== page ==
A few other mutations located in the catalytic domain have been functionally studied and findings were analogous. For instance, MYH7R403Q and MYH7R403W, which lie in the actin-binding interface, do not alter the force per individual actomyosin interaction (keeping the myosin tilting to ∼7 nm) but prolong the time spent by each myosin molecule in the strong binding conformation (Palmiter et al., 2000) and promoting force generation (Belus et al., 2008; Debold et al., 2007; Keller et al., 2004). Similarly, the MYH7R453C mutation, located close to the nucleotide-binding pocket (Oldfors, 2007; Rayment et al., 1995), seems to allow myosin molecules to spend a greater fraction of the cross-bridge cycle strongly bound to actin filament, increasing the duty ratio and enhancing force production (Debold et al., 2007; Wang et al., 2003). Another mutation, MYH7R719W, close to the catalytic domain but located in the converter region, has been shown to increase the stiffness of individual myosin heads, leading to an increased resistance to elastic distortion and enhanced force production (Seebohm et al., 2009).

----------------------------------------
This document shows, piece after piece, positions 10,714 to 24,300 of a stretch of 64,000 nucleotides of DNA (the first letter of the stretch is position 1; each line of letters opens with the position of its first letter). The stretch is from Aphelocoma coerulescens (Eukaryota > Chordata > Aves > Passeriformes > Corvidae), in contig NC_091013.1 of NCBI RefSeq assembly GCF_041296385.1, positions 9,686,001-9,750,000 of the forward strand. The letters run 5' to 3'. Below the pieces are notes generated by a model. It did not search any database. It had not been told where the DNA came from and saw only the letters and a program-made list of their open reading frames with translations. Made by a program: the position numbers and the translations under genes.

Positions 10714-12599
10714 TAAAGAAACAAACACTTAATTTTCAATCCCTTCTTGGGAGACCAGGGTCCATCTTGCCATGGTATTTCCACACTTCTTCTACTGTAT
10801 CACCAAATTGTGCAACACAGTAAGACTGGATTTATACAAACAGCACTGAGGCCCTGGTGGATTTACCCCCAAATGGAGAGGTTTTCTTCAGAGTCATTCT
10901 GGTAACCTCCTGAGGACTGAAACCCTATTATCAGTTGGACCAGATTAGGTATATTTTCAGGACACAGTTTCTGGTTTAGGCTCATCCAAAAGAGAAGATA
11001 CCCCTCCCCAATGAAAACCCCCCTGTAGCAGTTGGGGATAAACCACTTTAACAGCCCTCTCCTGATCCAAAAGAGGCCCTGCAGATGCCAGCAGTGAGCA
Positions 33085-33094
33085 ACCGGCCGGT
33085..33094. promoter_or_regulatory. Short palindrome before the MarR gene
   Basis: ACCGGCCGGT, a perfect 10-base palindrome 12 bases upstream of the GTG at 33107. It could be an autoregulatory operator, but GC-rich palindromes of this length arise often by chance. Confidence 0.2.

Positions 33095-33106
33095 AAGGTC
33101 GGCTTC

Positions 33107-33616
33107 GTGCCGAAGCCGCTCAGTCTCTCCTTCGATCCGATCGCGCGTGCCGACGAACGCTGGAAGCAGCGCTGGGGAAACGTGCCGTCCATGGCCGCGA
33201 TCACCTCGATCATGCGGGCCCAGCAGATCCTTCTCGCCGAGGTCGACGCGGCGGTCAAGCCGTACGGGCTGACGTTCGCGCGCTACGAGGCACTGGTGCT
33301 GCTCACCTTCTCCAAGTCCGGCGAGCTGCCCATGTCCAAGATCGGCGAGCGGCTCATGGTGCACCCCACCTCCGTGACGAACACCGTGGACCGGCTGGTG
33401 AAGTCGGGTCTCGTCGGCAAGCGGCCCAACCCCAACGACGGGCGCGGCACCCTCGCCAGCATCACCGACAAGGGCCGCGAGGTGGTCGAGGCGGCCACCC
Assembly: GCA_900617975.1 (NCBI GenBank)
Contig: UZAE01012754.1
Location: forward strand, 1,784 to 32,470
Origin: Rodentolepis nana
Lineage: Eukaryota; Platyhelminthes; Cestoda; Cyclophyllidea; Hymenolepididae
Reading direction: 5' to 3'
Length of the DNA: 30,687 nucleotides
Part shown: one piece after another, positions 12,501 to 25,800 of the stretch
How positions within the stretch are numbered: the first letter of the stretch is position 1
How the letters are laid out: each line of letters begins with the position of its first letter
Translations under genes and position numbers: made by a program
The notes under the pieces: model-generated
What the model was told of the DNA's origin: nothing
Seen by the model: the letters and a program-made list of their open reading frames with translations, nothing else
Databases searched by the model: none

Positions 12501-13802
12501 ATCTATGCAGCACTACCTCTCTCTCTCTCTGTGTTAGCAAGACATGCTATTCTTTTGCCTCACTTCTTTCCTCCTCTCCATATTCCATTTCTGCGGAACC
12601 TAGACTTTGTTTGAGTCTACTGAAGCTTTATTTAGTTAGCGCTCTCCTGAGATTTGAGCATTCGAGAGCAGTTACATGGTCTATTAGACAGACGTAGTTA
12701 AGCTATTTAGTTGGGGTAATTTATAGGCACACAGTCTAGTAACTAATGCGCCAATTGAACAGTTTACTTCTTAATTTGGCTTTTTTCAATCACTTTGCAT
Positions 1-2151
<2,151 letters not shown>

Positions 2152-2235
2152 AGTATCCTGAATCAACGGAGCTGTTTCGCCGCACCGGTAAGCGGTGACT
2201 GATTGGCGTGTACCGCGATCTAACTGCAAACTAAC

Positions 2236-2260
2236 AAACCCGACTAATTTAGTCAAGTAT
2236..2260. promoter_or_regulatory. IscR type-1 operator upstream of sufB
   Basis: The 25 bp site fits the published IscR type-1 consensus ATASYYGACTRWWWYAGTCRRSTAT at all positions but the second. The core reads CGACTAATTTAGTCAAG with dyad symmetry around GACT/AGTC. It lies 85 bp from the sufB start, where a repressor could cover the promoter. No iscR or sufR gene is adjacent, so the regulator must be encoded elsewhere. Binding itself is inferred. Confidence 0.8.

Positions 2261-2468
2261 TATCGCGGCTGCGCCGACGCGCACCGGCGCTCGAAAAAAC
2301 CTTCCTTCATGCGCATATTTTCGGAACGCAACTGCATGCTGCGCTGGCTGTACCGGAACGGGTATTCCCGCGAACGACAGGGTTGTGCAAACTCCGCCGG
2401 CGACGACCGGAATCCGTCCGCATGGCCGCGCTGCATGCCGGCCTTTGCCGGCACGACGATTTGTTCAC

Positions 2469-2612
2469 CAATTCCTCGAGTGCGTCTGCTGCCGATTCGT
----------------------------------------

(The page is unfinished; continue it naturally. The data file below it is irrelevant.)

Taken together, the present data suggest that, in the presence of the MYH4L342Q mutation, many important dysfunctional processes happen. Myosin binding to actin monomers is favored, increasing the amount of strongly bound myosin cross-bridges. At the cellular level, this increases the steady-state isometric force production and helps explain why higher levels of MYH4L342Q in homozygous mice triggers hind-limb muscle paralysis and myofibrillar disorganization. Overall, all this has to be considered when designing future drug therapies for myosinopathies.
MATERIALS AND METHODS